There is no Algebraist nor Mathematician so expert in his science, as to place entire confidence in any truth immediately upon his discovery of it, or regard it as any thing, but a mere probability. Every time he runs over his proofs, his confidence encreases; but still more by the approbation of his friends; and is rais’d to its utmost perfection by the universal assent and applauses of the learned world. Now ’tis evident, that this gradual encrease of assurance is nothing but the addition of new probabilities, and is deriv’d from the constant union of causes and effects, according to past experience and observation.--Hume Treatise, 184.108.40.206
I have been revisiting a terrific paper by Kevin Meeker (recall this post). Like a lot of Kevin's other work the paper argues for interpreting Hume as an old-fashioned skeptic (even about purported mathematical knowledge). Because of it I re-read Hume's Treatise 1.4.1 ("Of scepticism with regard to reason"). In historical 18th century context the significance of 1.4.1 is two-fold:
1. Together with much of Treatise 1.2.4, Treatise 220.127.116.11 reinforces Hume's attack on the epistemic status of applying mathematical concepts to nature: "all [purported] knowledge degenerates into probability." (18.104.22.168) In particular, the epistemic status of mathematical, natural philosophy "becomes at last of the same nature with that evidence, which we employ in common life," (22.214.171.124) That is, Hume is here part of a much larger trend of what I call, 18th century "anti-mathematics." This is much indebted to Spinoza's "Letter on the Infinite" and even if we allow that Hume had not read Spinoza (which goes against a lot of circumstantial evidence), Hume almost certainly would have been familiar with species of such anti-mathematics either in Berkeley or in Mandeville (recall here; also here and here).
2.A: I had never noticed before that Hume's "Every time he runs over his proofs, his confidence encreases; but still more by the approbation of his friends; and is rais’d to its utmost perfection by the universal assent and applauses of the learned world" commits Hume to (use anachronistic jargon) a kind of epistemic externalism, even social epistemology (note that "still more"). This feature here goes against the general (and probably correct) tendency to treat Hume as a kind of epistemic internalist.But when it comes to purported knowledge claims that belong to the sciences, Hume appears to me to be an externalist. 2.B: In fact, "reason" in this section, seems to mean something like "the fruits of socially disciplined enquiry."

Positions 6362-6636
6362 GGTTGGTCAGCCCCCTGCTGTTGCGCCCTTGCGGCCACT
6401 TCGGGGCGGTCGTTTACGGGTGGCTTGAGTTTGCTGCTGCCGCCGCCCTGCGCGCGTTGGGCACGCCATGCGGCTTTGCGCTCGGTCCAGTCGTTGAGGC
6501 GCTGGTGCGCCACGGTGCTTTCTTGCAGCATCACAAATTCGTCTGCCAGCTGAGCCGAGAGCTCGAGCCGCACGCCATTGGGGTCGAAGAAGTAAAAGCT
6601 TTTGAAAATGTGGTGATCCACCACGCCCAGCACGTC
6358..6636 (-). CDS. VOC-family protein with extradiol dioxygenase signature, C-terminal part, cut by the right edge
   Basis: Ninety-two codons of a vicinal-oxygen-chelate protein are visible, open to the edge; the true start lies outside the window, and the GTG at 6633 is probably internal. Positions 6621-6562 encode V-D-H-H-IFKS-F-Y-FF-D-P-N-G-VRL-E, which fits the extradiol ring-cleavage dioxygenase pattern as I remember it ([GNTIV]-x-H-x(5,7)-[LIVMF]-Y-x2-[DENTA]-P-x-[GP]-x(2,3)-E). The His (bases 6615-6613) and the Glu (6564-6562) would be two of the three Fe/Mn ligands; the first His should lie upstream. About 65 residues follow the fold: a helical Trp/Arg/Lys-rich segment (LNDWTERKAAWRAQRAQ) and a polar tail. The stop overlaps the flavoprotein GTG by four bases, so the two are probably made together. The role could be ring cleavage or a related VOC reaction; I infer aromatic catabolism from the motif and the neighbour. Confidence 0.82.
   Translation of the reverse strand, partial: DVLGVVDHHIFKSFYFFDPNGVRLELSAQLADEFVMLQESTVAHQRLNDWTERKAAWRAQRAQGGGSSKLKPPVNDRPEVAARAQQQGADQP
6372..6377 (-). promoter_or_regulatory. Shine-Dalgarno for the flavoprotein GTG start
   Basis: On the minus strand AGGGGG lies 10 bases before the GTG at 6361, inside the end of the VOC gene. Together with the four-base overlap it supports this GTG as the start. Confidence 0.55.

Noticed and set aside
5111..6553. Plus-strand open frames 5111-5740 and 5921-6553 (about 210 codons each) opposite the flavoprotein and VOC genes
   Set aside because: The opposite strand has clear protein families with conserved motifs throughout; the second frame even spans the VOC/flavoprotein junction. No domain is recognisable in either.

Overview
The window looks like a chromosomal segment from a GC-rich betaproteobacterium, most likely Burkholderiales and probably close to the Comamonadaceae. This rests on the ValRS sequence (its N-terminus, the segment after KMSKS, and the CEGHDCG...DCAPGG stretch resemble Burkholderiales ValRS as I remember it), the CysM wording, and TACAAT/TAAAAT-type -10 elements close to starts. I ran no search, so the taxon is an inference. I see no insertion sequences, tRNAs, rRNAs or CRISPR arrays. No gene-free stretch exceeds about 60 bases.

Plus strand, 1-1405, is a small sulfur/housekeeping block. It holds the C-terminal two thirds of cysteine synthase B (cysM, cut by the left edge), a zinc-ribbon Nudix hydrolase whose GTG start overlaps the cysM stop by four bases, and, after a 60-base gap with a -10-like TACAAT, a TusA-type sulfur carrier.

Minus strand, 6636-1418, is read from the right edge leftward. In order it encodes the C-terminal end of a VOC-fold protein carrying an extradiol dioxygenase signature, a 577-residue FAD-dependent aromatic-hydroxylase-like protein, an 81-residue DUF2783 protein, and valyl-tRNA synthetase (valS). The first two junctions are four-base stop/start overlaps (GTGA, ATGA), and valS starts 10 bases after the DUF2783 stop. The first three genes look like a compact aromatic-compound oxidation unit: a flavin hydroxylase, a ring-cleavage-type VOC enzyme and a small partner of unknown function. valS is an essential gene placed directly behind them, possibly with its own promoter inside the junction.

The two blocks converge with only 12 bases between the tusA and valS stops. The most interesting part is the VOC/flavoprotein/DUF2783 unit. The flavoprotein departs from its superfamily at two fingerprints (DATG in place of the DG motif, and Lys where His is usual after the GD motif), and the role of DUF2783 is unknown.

As a final aside, at least one author may have noticed this second (A) feature about Hume. Adam Smith treats the history of mathematical astronomy (and self-consciously by implication, the whole history of philosophy) in such social epistemological terms, namely as successive systems that "have successively been adopted by the learned and ingenious; and, without regarding their absurdity or probability, their agreement or inconsistency with truth and reality, let us consider them only in that particular point of view which belongs to our subject." ("History of Astronomy," 2.12) There is a further after-life to this aside because as I learned from Laura Snyder, Whewell (who coined "scientist" and did much to create science as a distinctive enterprise) was a careful reader of this essay by Smith, but about these matters some other time more.